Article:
The origin of this article is

Berkeley 911

How a Berkeley professor and his team helped
locate and rescue missing persons during Hurricane Katrina.
By Patrick Dillon

SUSAN LINDELL RADKE ANSWERED A CALL for help at her Orinda home the morning of September 1, more than 72 hours after Hurricane Katrina struck the Gulf Coast. On the other end in Jackson, Mississippi, was Ed Hanebuth, a business colleague, phoning from the state's emergency management center, where he'd volunteered his expertise in computer mapping. "I could hear the commotion in the background when Ed called," she said.

Emergency service workers were overwhelmed, Hanebuth told her. "Volunteers were taking names, addresses, pertinent information such as the last time someone saw somebody, notating special circumstances such as medical conditions," he said. "They were documenting all this on paper forms. There was tons of paper. They were about 1,500 forms behind when I walked in."

"It was just crazy. Cell phones failed, the 911 system wasn't working, phone lines were going nuts," recalled U.S. Coast Guard Lieutenant Commander Byron Thompson, who had been trying to coordinate search and rescue operations with the Mississippi Emergency Management Agency (MEMA-the state's version of FEMA). "We were getting frantic calls: 'My aunt Matilda's on the roof and the water's rising.'Our aircraft had been flying randomly doing a lot of 'search and jerk, 'just seeing someone in trouble and pulling them up."

Hanebuth sized up the chaotic MEMA operation and saw an immediate need for an electronically distributed information application to manage records of missing persons. That's why he called Susan Radke. The two had worked together for eight years developing and distributing educational software to school districts throughout the nation. The software overlays local maps with local information-street grids, parks, hospitals, census information, even what she calls "cultural mosaic," information about ancestry, race, spoken languages. "Kids respond visually and spatially. This software helps them do what any eighth-grader in America should be able to do-analyze geographic information," she said. "Students are able to map their neighborhood roads, even the mailboxes and basketball courts, with this software. They locate their own relationship to the world beyond their block."

Susan Radke hung up the phone and turned to her husband, John Radke, an associate professor of environmental planning and geographic information science at Berkeley. Within 24 hours, they would gather a team and, using computer systems programmed, managed, and based in Berkeley, organized and directed data that helped locate thousands of missing persons and pinpointed stranded survivors nearly 2,000 miles away.

Radke's team integrated Internet database tools to build an electronic vehicle allowing anyone with access to the Web to click a "missing persons" button and enter their own information or information about someone they were concerned about. This was then collated electronically with lists of people turning up at shelters, census data, latitude and longitudes of personal addresses, pharmacies, and hospitals. It was the output of this database that helped rescue and relief workers to map the last known locations of people reported missing.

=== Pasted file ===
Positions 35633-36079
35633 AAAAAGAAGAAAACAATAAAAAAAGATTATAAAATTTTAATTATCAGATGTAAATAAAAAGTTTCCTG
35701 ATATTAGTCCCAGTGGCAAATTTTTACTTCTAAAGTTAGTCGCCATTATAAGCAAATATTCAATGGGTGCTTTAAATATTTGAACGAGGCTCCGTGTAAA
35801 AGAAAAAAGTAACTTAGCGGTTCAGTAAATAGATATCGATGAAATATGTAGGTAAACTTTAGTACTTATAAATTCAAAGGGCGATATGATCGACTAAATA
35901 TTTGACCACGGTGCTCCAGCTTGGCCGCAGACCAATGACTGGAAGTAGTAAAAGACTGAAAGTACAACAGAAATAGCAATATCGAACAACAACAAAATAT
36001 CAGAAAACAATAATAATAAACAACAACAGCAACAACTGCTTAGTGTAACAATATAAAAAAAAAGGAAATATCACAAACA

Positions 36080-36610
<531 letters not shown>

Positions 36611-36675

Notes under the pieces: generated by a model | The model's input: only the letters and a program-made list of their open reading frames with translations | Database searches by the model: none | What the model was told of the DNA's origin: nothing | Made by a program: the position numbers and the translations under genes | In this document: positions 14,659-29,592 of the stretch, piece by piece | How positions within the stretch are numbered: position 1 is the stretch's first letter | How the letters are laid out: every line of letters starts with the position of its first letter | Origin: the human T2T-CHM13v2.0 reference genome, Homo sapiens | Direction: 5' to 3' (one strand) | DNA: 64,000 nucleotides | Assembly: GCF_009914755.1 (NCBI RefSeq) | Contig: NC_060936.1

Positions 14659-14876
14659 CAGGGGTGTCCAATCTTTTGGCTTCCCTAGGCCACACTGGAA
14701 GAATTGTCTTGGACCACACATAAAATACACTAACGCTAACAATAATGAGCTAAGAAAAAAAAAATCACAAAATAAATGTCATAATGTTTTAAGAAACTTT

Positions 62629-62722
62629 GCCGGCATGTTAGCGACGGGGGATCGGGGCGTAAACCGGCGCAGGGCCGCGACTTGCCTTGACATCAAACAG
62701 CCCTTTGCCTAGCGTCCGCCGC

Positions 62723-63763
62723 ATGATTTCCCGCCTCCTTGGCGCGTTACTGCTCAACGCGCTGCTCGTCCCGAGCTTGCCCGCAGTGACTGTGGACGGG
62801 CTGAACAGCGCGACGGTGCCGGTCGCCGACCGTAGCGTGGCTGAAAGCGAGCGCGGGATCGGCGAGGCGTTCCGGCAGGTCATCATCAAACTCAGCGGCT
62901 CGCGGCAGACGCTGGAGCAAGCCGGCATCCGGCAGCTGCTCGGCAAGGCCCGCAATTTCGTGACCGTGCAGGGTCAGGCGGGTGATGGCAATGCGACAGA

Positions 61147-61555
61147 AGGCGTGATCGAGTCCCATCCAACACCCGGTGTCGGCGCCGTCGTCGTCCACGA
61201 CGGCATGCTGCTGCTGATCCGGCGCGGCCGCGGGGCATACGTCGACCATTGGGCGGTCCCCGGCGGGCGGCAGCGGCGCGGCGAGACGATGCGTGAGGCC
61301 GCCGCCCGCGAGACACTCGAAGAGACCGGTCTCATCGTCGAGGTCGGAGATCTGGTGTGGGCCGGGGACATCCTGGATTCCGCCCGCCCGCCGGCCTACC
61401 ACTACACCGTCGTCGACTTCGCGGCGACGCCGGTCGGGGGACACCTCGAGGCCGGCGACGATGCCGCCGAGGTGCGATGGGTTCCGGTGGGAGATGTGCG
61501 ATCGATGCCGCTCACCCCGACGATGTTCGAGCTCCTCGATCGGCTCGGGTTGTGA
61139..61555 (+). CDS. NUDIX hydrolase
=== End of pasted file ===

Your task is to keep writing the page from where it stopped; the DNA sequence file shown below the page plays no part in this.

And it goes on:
"In an emergency, you have to be able to size up all the pieces of the puzzle," he said. "We tried to devise a system whereby all the pieces showed up. For instance, when people arrived at the emergency centers, they would have to be identified, counted, and referenced. They would be asked or they would volunteer whether someone they knew or were related to was missing."

"We were getting four or five hits a minute," Hanebuth added. "And we were getting matches of people missing to people found or showing up in emergency shelters."

This spontaneous, remote relief effort demonstrates the efficiency of a custom designed application on an off-the-shelf operating system, matched with human wherewithal, which government emergency agencies found themselves initially lacking during the chaotic ordeal of Hurricane Katrina.

"We could call up the information system, make the recovery, and even determine where to take people," recalled Thompson, the Coast Guard search and rescue liaison officer. "We'd even be able to find a hospital or a soccer or football field for a landing zone. The data would tell us where to go."

During the next four days more than 9,500 names, personal records, and geographic locations would be entered into an electronic database. More than 2,000 air and ground-level rescues would be initiated and recorded-with helicopters swooping low over mostly submerged houses that revealed no signs of life, until rescuers lowered themselves and punched holes in roofs, retrieving people who might otherwise have been Katrina's certain victims.

The program worked so well that by Wednesday, September 7, MEMA downloaded the data tables and gave them to the Red Cross. Susan Radke has only one lament. "We designed, developed, and delivered a system in 24 hours that should have been in place immediately after 9/11. The federal government has had four years to develop something like this."

John Radke, her husband, estimated that the Berkeley Web-based program cost less than $4,000 to develop. Iterations are simple to achieve. Their cost, a mere $100 or less. "The bottom line is that we were able to step in and help from anywhere and do it automatically," he noted. "You can't avoid a hurricane but you can avoid chaos. We learned that you can't wait around for bureaucracy."

Patrick Dillon is the executive editor of California Monthly.

For a more comprehensive view of the technology powering the Katrina rescue and relief operation from Berkeley, see Berkeley-based rescue and relief computer program.